Both were on their way towards Ballybunion. An admirer of the dog, eighty-year-old Jack Duggan, of Dirha West, maintains that the bitch was deliberately sent by the owners of a circus in an effort to lure the dog away. There may be something in what Jack says.
The reward money will be paid the moment a sighting of the dog is reported. He is three feet two inches tall and is highly heterogeneous, being the proud possessor of 13 different breeds. He is four feet four inches long and has sloe-dark eyes, which, to quote himself, are fatally attractive. In manner he is boastful and somewhat arrogant. He dislikes priests and religious, has nothing against postmen or Civic Guards, and when talking at length, his favourite subject is himself.
In colour he is mostly black with a brown face and a scar across his left cheek. Canavan and Jack Duggan believe that the dog could be almost anywhere right now, even Russia. “He will be welcome,” said Canavan sadly, “let it be night or day, morning or evening. He was a good dog, and if he had a fault itself he was no blackguard. He will be missed in Dirha, and from Cnocanore to Coolnaleen there is many the bitch with tears in her eyes this night.”
Canavan wiped a tear from his own eye as he spoke.
“You speak,” said I, “as if he was dead.”
“I fear the worst,” said he.
“Something tells me that we will never see that funny head of his again.”
As I left Dirha West and the sad faces of the dog’s many friends I was reminded of Shakespeare’s line: “There was an angel in our midst and we knew him not”.
Who knows but that the fears of his friends will be without foundation and that the familiar, jaunty figure will be seen once more on the Ballybunion Road.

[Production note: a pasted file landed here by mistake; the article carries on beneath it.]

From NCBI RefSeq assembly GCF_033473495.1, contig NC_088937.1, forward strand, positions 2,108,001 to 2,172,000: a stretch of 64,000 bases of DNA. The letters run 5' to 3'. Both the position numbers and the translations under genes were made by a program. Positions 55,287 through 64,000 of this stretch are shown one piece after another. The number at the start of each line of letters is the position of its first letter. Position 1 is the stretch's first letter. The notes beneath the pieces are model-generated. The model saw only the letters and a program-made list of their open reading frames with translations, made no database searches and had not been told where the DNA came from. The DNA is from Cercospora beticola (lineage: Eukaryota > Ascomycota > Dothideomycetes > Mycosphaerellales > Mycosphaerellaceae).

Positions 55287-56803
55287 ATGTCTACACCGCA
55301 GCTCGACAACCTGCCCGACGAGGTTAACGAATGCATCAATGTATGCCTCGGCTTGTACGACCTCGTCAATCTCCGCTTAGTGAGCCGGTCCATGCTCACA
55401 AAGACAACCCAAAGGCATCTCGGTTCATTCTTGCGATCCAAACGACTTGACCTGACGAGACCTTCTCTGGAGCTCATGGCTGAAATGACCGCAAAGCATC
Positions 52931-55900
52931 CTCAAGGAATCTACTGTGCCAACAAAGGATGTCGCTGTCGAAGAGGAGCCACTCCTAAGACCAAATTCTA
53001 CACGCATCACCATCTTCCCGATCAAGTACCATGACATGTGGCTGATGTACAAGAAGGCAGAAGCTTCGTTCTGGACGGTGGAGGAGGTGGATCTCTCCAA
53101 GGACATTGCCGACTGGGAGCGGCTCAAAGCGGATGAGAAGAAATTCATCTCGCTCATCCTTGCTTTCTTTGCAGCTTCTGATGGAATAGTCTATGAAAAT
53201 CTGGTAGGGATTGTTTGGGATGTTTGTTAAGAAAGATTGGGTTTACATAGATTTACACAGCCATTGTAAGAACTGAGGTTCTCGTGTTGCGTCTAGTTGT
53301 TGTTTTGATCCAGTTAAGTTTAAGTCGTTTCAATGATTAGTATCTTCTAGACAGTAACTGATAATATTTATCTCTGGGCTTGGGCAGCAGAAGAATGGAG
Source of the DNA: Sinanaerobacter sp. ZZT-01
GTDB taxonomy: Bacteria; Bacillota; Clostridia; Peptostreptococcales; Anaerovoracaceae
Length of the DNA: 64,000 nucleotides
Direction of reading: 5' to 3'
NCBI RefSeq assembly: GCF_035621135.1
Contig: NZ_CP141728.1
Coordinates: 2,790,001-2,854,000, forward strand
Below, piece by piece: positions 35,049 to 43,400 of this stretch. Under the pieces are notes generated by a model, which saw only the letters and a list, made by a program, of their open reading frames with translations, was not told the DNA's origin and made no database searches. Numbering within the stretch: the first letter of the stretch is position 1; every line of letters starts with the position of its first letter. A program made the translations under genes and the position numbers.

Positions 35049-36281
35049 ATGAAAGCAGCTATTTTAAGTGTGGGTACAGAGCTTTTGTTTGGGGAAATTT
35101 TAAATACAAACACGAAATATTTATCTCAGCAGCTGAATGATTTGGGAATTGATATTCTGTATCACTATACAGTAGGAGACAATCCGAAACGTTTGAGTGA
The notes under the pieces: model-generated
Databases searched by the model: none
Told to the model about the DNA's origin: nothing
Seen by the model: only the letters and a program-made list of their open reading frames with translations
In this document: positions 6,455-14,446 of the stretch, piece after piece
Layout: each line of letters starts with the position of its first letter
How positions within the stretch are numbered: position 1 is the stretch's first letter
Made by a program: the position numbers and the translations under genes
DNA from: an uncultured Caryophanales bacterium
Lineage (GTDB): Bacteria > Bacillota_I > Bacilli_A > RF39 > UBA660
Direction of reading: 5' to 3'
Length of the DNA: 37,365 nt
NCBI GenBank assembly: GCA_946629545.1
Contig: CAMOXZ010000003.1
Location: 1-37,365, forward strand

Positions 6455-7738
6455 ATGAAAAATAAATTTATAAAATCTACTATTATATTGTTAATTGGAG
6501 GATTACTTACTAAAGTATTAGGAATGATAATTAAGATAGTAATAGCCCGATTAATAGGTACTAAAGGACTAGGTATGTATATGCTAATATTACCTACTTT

God knows we will miss the topical comment the snide asides, the cynical retort and all the other little mannerisms which made him so totally different from other dogs.
Folk’s Home is almost a reality. The contract has been won by Thomas Gorman & Co., a local firm. He was the lowest of eleven tenders and his figure was thirty-four thousand, four hundred pounds.
It will take 6 months to build and it is hoped that the first occupants will cross its portals this coming October. Work will commence on Monday next.
The local committee, entirely voluntary, have gathered almost eleven thousand pounds, which is the amount of the proposed local contribution to the building. I understand they will need a further three thousand pounds of furnishing. I have no doubt that the people of Nth, Kerry will rise to the occasion. Two years ago the first church gate collection reached the record figure of eleven hundred pounds. I can’t think of few worthier causes.
LISTOWEL Writers’ Week approaches but more about that later on.
The late-great John B. Keane was a Limerick leader columnist for over 30 years. This column first appeared in our edition April 17, 1971.